Many of us have experienced the immediate results of practicing yoga: less stress and a sense of calm. But what you might not know is that regular practice could yield long-term heath benefits. Research from the National Institute of Health (NIH) suggests that practicing yoga, along with regular exercise, can help relieve back pain, high [...]
Terry Schaff, E-RYT, works as a yoga therapist with Loren Fishman, developing therapeutic yoga protocols for people recovering from injuries and living with physical challenges. Terry leads yoga classes for people with Parkinson’s disease, osteoporosis, and back pain, and specializes in post-operative rehabilitation and geriatric problems. www.terryrothschaff.com Describe what you do in 15 words or [...]
There are many benefits to forward bends, both standing and sitting. They create length and space in the spine, counteracting compression, and their inward nature can promote introspection. Yet forward bands can also be a challenge to many people, especially those with tight hamstrings. Common physical patterns, such as overstretched back muscles and rounded shoulders (mostly likely from sitting in front of a computer for hours) are often exacerbated in forward bending poses.
But as senior Kripalu Yoga teacher Cristie Newhart says in her R&R retreat workshop Forward Bends, yoga can help us dissolve patterns so we can uncover fresh ways of looking and experiencing ourselves. This multifaceted awareness about how we move can help us cultivate a deeper, richer yoga practice, allowing us to discover new ease in our forward bends.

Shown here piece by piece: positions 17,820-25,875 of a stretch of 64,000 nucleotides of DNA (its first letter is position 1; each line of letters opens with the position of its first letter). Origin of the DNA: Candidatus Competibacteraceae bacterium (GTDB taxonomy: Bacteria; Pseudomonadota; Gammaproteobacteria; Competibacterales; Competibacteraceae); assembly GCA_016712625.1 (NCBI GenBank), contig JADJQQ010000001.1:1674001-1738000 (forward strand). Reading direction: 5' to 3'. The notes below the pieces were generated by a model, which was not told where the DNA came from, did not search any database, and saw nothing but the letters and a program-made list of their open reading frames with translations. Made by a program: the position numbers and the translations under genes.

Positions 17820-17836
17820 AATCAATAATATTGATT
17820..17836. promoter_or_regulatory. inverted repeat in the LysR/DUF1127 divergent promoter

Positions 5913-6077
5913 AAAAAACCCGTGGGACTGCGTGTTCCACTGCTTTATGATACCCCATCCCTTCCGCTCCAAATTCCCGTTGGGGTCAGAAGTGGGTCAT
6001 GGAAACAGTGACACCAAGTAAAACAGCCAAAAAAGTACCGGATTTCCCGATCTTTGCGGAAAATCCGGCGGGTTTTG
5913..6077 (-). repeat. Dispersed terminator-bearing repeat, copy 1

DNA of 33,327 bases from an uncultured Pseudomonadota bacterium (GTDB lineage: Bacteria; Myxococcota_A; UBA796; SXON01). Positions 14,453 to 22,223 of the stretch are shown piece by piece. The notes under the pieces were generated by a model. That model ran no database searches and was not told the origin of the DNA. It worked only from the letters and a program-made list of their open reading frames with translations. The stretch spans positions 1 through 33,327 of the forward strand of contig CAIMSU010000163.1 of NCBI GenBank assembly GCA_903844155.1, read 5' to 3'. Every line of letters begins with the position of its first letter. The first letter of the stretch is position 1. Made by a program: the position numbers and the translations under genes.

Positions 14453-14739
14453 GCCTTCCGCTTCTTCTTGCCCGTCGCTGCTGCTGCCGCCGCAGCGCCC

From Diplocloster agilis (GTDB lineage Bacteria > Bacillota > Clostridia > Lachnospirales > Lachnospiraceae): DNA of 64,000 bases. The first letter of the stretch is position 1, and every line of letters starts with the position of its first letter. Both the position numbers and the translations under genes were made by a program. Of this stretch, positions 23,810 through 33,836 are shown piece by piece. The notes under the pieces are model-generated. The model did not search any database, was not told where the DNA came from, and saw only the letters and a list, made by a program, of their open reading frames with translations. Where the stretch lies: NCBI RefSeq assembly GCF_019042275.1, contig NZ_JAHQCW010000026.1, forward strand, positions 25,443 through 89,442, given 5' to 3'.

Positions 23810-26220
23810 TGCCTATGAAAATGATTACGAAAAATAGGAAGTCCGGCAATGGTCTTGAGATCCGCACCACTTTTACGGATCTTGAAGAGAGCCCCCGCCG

In the workshop, Cristie shares these tips for getting the most out of your forward folds:
The heart beats in a faithful and constant rhythm throughout a lifetime. To keep the heart nourished and happy, heart-opening backbends can work wonders. Backbends create space for energy to move more freely to and from the heart, connecting one to the qualities of love, security, and compassion. Backbends also enhance circulation, nourish the spine, increase lung capacity, and regulate the endocrine system.
Try a simple, seated backbend to help you open your heart this winter. Sit on the edge of a chair with your feet flat on the floor and your spine tall.